Memorabilia Collectors Search for Favorites at Valley Fair MallJan 28, 2016 08:58AM ● By Bryan Scott
By Greg James | [email protected]
West Valley - Sports card collecting is a hobby that can attract collectors of all ages. The Valley Fair Mall in West Valley hosts its own core of collectors every other month.
“The mall has been a great place for us to come. We get some hard core collectors and casual fans that wander by and see something that catches their eye,” card show organizer Dave Avila said.
The shows at the mall included 20 tables and approximately 14 card dealers. The next card show is scheduled for Super Bowl weekend, Feb. 6-8.
“They drive some traffic into the mall. We absolutely see an increase in the number of people in the mall. We find a lot of people like to get memorabilia for gifts, and these collectors know a lot about this merchandise. Plus, they all get a chance to get together and talk sports,” Valley Fair Mall director of events Jan Brownstein said.
Sports cards began as promotional items for tobacco companies. In the 1930s, the tobacco was replaced with bubble gum. After World War II, cards began to be produced regularly first by Bowman then Topps. Since the late ‘80s, sports card sets and companies exploded in popularity. Several card companies now exist including Topps, Upper Deck and Panini.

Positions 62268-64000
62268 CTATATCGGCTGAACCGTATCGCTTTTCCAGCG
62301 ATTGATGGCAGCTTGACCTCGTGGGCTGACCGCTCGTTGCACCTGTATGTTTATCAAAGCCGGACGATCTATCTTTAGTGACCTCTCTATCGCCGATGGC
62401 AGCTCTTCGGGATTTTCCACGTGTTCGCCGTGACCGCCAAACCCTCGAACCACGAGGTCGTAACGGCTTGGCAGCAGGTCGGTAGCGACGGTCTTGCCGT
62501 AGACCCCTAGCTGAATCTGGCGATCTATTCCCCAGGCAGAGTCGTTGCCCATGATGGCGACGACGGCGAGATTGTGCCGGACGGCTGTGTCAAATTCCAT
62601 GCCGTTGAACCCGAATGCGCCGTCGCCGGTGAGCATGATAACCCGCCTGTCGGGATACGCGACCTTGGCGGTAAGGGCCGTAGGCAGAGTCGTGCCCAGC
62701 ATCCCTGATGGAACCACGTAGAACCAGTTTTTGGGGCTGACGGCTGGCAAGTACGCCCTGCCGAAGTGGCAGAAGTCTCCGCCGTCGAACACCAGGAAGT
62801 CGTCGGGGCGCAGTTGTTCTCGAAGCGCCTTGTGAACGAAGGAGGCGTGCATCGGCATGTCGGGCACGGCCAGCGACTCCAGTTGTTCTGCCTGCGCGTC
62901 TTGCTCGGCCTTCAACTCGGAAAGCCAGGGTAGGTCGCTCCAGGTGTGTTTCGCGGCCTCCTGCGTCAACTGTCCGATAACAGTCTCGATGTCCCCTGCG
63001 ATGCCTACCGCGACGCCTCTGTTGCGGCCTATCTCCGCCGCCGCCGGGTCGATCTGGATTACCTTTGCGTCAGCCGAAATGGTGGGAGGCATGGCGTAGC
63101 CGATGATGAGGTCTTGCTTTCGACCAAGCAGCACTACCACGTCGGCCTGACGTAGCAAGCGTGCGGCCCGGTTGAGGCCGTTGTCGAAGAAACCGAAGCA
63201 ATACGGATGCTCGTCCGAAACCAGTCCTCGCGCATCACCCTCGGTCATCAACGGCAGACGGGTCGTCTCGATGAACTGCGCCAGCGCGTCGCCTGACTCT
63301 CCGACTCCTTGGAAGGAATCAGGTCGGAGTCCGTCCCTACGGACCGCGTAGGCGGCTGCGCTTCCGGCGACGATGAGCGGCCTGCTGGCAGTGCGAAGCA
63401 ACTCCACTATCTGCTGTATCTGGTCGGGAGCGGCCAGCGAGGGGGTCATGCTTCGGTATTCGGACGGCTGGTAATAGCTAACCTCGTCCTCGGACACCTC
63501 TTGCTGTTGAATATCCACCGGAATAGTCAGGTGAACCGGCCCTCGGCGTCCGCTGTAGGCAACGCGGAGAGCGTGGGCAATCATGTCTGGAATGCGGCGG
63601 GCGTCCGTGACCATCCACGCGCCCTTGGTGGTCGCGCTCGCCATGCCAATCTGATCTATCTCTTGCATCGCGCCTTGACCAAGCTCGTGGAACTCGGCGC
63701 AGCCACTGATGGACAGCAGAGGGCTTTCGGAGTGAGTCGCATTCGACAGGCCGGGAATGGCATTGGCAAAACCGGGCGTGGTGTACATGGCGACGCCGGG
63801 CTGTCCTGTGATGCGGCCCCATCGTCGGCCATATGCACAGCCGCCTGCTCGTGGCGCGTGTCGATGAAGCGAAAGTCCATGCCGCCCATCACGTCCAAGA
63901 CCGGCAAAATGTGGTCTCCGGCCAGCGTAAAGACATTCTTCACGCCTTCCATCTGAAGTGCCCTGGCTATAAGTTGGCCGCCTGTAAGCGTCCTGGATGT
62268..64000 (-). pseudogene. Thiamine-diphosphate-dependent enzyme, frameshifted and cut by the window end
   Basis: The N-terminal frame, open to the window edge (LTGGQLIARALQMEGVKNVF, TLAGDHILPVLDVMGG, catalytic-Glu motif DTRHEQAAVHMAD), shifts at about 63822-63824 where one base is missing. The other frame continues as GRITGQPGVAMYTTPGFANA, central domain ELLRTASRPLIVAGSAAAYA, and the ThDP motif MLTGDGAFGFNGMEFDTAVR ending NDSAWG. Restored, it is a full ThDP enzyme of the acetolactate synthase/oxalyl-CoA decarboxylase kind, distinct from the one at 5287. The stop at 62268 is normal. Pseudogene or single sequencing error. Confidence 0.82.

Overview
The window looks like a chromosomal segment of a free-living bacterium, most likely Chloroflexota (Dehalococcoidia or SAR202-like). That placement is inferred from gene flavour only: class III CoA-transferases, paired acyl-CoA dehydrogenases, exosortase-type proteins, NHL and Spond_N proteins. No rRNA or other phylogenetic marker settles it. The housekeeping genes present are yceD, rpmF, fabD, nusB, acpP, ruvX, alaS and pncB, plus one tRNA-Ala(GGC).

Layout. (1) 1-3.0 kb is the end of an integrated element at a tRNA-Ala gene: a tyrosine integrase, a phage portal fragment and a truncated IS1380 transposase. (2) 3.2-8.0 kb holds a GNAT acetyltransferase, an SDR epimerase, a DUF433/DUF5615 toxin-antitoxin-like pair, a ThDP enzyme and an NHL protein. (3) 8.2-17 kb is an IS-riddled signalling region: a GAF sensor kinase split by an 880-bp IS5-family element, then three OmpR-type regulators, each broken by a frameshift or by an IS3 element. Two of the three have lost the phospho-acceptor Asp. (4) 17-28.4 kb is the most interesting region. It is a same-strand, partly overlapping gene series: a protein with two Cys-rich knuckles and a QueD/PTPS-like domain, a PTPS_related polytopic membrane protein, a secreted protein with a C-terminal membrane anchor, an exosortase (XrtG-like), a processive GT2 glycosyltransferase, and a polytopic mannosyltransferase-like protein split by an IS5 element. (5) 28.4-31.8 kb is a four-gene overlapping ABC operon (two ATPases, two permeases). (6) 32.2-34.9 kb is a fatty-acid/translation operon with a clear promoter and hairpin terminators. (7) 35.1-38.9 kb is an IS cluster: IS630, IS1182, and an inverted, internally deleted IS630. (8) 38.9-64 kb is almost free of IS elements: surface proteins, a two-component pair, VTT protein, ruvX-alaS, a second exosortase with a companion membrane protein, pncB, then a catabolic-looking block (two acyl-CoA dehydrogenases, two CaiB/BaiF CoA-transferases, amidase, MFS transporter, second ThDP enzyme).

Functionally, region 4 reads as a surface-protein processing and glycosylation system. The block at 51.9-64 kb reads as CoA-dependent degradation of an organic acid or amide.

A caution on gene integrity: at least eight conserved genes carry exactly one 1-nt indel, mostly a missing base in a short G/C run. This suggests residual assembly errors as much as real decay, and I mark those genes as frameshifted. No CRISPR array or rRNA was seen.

“I like the pictures of the players. When I was younger, I used to lay the baseball cards out in their positions and play pretend games. I even have baseball cards with my picture on them from little league. I have worked with the Bees and enjoy collecting cards of the players I have met,” collector Chris James said.
There are as many different ways to collect as there are types of collectors. Some casual fans may think of sports cards as strictly baseball cards, but there is a lot more than that to choose from. Cards have been produced for most major sports, including soccer, baseball, basketball, hockey, golf and racing.
Many people collect cards by building sets, others collect cards from a particular team or player. One local fan collects only players who played for BYU.
“I collect New York Yankees cards and unique cards. I also like Utah Jazz stuff. That is the beauty of collecting cards. You can have stuff from today that is neat and cards that are 100 years old,” Avila said.
The T206 Honus Wagner baseball card was issued by the American Tobacco Company from 1909 to 1910. Wagner refused to allow production of his baseball card to continue because he did not want children to buy cigarette packs to get his card. The ATC stopped production of his card and only distributed 50-200 cards (the exact number is unknown). In 2011 the Arizona Diamondbacks owner purchased the only known remaining card for $2.8 million. The Wagner card is considered to be the most valuable card in history by many collectors.
The shows at the mall have also included autograph tables with local athletes like Ron Fellows (Dallas Cowboys), and players from the Grizzlies and the Blaze.
“These shows are fun. We have started having them at Southtowne and Layton Hills malls too,” Avila said.